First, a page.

• For it must again and again be repeated that one and the same is truly Son of God and truly son of man. God in that, in the beginning was the Word, and the Word was with God, and the Word was God [John 1:1]; man in that the Word became flesh and dwelt in us. God in that all things were made by Him, and without Him was nothing made: man in that He was made of a woman, made under law [Galatians 4:4].
  • The nativity of the flesh was the manifestation of human nature: the childbearing of a virgin is the proof of Divine power.
  • The infancy of a babe is shown in the humbleness of its cradle: the greatness of the Most High is proclaimed by the angels’ voices.
  • He who Herod treacherously endeavors to destroy is like ourselves in our earliest stage: but He whom the Magi delight to worship on their knees is the Lord of all.
  • So too when He came to the baptism of John, His forerunner, lest He should not be known through the veil of flesh, which covered His Divinity, the Father’s voice thundering from the sky, said, This is My beloved Son, in whom I am well pleased [Matthew 3:17].
  • And thus Him whom the devil’s craftiness attacks as a man, the ministries of angels serve as God.
  • To be hungry and thirsty, to be weary, and to sleep, is clearly human: but to satisfy 5,000 men with five loaves, and to bestow on the woman of Samaria, living water, droughts of which can secure the drinker from thirsting any more, to walk upon the surface of the sea with feet that do not sink, and to quell the risings of the waves by rebuking the winds, is, without any doubt, Divine.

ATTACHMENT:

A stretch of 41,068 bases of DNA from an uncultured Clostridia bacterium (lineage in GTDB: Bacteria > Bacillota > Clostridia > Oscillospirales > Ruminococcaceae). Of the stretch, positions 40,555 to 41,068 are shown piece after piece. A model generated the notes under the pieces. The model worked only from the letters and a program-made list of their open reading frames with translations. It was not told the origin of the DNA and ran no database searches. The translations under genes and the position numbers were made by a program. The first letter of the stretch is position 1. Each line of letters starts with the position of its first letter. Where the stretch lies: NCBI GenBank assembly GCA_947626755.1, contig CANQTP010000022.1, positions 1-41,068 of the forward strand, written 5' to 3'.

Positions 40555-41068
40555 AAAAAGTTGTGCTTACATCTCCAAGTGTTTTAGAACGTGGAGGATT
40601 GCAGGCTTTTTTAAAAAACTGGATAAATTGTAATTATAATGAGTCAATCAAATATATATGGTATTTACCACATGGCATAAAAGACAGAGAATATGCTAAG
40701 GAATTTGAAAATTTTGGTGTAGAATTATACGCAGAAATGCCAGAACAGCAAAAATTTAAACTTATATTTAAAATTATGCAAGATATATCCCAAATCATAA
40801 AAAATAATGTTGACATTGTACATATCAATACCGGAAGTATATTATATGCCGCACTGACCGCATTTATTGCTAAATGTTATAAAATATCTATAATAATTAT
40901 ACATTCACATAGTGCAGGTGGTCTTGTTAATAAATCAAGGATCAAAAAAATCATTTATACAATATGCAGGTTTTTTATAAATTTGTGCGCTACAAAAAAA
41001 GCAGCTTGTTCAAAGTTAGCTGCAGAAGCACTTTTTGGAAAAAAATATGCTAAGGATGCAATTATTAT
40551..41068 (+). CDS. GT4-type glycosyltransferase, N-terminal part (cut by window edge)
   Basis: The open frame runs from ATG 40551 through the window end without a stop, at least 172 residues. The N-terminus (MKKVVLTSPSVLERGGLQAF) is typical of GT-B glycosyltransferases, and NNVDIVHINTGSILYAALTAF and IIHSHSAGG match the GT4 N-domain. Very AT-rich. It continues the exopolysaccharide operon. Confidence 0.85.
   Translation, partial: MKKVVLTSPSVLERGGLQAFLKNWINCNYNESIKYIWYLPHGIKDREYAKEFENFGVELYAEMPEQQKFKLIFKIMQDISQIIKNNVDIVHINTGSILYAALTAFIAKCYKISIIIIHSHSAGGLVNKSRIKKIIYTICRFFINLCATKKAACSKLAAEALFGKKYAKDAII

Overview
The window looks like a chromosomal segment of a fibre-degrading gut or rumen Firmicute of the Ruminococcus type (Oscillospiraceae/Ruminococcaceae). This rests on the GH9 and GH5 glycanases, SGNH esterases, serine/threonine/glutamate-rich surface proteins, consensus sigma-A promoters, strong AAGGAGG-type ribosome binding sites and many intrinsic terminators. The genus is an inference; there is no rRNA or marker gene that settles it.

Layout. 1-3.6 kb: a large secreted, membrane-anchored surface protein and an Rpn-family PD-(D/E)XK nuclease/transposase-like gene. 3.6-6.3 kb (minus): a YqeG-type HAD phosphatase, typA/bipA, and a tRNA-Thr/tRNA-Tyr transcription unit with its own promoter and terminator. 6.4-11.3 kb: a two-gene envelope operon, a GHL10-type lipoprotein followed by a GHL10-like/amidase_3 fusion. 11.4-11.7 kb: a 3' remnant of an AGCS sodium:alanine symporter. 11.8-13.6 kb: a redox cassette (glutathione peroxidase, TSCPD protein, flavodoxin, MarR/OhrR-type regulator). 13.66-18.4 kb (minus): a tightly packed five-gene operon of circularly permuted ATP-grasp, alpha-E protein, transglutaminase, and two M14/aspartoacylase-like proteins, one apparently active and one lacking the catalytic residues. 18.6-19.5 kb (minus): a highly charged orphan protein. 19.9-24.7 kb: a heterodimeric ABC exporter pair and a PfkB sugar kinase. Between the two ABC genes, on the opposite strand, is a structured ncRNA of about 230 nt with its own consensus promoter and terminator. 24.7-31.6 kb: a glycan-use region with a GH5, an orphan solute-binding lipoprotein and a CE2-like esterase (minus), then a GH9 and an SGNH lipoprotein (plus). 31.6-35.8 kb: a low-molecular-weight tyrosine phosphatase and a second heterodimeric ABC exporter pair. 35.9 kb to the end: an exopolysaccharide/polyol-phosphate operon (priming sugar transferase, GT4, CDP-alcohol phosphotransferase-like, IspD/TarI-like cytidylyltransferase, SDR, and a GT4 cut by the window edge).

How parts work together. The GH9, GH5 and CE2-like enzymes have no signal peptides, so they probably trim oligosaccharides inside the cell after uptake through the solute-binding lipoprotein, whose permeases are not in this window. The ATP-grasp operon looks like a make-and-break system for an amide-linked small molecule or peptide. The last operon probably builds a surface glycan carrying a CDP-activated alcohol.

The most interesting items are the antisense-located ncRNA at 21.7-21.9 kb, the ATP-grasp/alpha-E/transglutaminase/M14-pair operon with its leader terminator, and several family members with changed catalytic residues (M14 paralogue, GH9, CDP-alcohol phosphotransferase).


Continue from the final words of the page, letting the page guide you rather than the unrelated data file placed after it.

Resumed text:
• But when our Lord and Saviour Himself would instruct His disciples’ faith by His questionings, He said, Whom do men say that I, the Son of Man, am? And when they had put on record the various opinions of other people, He said, But you, whom do you say that I am? Me, that is, who is the Son of Man, and whom you see in the form of a slave, and in true flesh, whom do you say that I am? Whereupon blessed Peter, whose divinely inspired confession was destined to profit all nations, said, You are Christ, the Son of the living God [Matthew 16:13-16]
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he entire Tome can be found here: Tome of Pope St. Leo the Great